Monday, August 06, 2007

Give us Europeans a bit of a break, please?

In the last year or so, I've noticed that there is quite a considerable movement in television towards interactivity and intercontextuality, by which I mean the creation of content online which enriches the experience of the viewer by either offering insights into characters, such as the webcomics that have appeared online for Heroes, or by getting the audience to become actively involved in the show, something which Lost has repeatedly used to great effect.

What's quite nice about this stuff is that it isn't actually necessary, it's just a little something extra for people who want to get a bit more out of watching TV but which ultimately would not detract from the viewer's enjoyment or understanding of the show. Really and truthfully, it's a brilliant idea and one which heralds a new age for cult television and suggests that networks are starting to utilise the internet as a tool to get the viewers even more sucked into the worlds of their favourite TV shows.

However, there is something wrong with this idea which I personally have found rather annoying, these sites and features are all geared solely towards US audiences. This is, of course, necessary since that is where the shows air first and which provides a huge market for the shows that utilise the internet in such an innovative way, but is it too much to ask for European versions of these features? Having to rely on US sites can either lead to spoilers or end up just being horribly confusing.

An example. As I've already said, Heroes uses extra features such as webcomics to flesh out the already rather splendid universe created in the show itself, even going so far as to set up myspace accounts for two of its teenage characters, Claire Bennett (the cheerleader that has to be saved to save the world) and Zack, her best friend. On the one hand, these accounts are quite cute, revealing what sort of music the characters listen to and what films they like, but on the other hand they act as useful insights into the minds of the characters. I imagine that seeing blog entries appear in accordance with events in the episodes would be a real treat for fans of the show and, if you show self restraint and look at them in order, then they still are. However, in the case of Zack's myspace profile, you get a fairly major spoiler about events relating to him and Claire which, whilst quite clever and funny, would be a terrible thing to find out if you were watching the series for the first time.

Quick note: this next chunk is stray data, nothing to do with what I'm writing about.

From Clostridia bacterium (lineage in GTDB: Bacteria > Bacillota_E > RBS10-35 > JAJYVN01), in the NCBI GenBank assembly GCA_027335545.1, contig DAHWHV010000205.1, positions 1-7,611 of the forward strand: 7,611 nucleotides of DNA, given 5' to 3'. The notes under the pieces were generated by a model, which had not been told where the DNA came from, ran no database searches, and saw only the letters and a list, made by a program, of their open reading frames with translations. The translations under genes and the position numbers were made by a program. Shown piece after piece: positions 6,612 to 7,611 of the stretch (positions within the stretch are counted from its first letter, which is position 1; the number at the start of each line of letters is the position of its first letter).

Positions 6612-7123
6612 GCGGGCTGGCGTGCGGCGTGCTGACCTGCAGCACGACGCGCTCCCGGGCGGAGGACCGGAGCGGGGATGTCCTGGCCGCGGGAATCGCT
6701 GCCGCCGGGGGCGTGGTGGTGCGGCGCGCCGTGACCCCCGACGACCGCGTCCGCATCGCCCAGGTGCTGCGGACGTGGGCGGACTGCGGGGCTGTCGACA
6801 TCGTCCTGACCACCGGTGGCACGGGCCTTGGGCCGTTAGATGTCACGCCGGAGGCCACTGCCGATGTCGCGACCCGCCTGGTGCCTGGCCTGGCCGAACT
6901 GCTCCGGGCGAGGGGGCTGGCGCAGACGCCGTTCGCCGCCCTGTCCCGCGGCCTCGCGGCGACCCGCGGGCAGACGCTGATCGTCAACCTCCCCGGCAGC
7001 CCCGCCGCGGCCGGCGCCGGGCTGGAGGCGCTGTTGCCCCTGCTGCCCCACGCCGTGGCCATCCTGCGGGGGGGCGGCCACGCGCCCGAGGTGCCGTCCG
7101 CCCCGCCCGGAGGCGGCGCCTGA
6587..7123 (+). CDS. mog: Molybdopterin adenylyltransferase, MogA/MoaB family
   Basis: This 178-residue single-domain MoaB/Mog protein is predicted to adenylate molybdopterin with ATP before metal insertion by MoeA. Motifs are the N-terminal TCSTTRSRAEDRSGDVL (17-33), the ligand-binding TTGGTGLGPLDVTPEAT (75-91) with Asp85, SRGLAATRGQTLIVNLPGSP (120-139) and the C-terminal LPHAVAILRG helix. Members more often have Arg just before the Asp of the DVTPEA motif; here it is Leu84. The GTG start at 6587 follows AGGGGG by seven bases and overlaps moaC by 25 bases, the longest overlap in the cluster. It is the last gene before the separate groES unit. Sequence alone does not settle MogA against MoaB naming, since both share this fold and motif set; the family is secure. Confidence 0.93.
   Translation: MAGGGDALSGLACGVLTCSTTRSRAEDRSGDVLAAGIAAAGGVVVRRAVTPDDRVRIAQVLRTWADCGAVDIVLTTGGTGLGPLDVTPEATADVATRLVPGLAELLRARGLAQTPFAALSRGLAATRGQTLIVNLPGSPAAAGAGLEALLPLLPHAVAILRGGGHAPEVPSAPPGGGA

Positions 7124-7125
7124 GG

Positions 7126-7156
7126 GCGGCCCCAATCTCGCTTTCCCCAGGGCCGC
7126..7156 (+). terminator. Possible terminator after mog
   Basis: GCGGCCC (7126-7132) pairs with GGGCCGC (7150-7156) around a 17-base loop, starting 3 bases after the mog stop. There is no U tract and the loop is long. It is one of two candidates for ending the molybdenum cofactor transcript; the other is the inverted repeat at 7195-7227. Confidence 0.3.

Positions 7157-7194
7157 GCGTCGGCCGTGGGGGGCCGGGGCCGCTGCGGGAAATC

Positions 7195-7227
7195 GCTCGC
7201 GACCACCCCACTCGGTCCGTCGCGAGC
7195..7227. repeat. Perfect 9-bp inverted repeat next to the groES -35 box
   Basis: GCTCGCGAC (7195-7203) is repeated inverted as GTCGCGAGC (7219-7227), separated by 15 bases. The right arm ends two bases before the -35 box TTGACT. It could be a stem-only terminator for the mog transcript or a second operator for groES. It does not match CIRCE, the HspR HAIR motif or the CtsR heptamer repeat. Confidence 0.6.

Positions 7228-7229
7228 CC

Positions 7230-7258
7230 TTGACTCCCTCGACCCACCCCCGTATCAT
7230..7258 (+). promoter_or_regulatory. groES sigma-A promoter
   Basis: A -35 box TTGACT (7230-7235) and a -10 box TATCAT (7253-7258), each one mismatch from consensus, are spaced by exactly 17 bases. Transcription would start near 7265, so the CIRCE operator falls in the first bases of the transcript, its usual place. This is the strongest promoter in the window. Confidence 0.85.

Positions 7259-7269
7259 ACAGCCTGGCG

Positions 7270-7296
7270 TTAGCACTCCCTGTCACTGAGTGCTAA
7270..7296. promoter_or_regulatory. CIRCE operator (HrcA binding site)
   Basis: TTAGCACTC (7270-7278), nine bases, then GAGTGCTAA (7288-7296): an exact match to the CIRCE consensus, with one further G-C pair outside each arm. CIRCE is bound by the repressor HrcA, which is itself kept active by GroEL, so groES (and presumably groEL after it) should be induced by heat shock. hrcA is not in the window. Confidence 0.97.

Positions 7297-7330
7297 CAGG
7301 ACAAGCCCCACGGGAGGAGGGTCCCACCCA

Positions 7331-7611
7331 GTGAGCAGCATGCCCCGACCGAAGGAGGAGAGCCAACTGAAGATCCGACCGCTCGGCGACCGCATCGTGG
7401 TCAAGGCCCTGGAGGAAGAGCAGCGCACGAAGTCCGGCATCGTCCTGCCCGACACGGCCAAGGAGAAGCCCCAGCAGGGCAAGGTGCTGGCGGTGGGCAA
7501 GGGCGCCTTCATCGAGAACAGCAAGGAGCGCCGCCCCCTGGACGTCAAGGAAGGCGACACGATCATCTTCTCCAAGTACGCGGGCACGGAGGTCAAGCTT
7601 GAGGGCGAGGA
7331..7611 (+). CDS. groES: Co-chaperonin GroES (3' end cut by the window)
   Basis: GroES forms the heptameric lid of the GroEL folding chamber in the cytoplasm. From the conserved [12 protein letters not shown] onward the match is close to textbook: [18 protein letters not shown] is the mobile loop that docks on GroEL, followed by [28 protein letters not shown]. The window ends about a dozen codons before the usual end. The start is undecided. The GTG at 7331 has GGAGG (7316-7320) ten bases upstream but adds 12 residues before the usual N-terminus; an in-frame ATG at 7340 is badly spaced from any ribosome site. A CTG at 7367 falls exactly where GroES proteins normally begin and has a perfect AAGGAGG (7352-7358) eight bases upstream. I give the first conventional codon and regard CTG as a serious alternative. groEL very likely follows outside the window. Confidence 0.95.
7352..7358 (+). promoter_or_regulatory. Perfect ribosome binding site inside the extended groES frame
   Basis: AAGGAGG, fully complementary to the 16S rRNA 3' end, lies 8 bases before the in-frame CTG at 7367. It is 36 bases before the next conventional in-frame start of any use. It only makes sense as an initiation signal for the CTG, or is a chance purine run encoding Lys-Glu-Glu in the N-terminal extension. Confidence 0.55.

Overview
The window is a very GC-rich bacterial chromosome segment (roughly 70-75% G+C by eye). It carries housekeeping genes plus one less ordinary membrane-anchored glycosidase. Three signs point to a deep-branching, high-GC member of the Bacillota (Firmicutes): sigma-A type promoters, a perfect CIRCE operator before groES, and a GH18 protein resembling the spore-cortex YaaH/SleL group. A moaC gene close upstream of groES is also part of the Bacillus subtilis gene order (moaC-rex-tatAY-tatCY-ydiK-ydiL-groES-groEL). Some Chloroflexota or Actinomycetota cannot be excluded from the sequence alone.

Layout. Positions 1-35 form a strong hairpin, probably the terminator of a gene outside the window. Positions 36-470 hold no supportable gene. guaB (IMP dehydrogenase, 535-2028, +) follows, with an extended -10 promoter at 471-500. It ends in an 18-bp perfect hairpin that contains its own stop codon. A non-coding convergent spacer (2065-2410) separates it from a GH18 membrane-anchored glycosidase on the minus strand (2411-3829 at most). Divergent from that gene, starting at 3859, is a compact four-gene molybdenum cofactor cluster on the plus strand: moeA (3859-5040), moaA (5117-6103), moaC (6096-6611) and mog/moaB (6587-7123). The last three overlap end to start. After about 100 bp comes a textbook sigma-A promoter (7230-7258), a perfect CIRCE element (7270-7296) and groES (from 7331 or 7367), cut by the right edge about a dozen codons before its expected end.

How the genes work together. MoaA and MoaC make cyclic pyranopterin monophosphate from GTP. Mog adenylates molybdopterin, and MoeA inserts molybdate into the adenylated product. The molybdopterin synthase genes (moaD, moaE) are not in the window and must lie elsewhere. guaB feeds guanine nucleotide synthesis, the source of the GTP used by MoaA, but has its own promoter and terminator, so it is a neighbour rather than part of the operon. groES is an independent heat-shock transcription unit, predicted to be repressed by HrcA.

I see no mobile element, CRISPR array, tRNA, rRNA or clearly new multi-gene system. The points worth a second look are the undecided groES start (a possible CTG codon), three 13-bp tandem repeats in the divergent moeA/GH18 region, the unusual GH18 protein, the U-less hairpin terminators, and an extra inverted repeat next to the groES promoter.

An even more infuriating, and downright mind-boggling, example would be the website set up for the fictional Dharma Institute, the shady organisation behind the strange goings on in loose Celebrity Love Island reimagining Lost. By entering in certain passwords, you get to see extra content relating to events in the show and, whilst it doesn't really make that much sense, it's still a pretty cool addition. However, since the site responds (or responded, I haven't checked in a while) to events on episodes being screened in the US, and with no way of accessing the former content, the site only served to make an already willfully obscure show even more annoying.

I know it's a bit much to expect separate myspace accounts for different countries, especially since they don't really spoil anything if you can show even a modicrum of self-respect, but what's wrong with a UK version of the Dharma site? Surely they must have fictional offices in fictional England which will need a fictional website overseen by a chubby, fictional webmaster. Is that too much to ask to provide loyal viewers, who don't want to download, with an extra level of enjoyment from a show?

Yes, probably, but I might as well ask.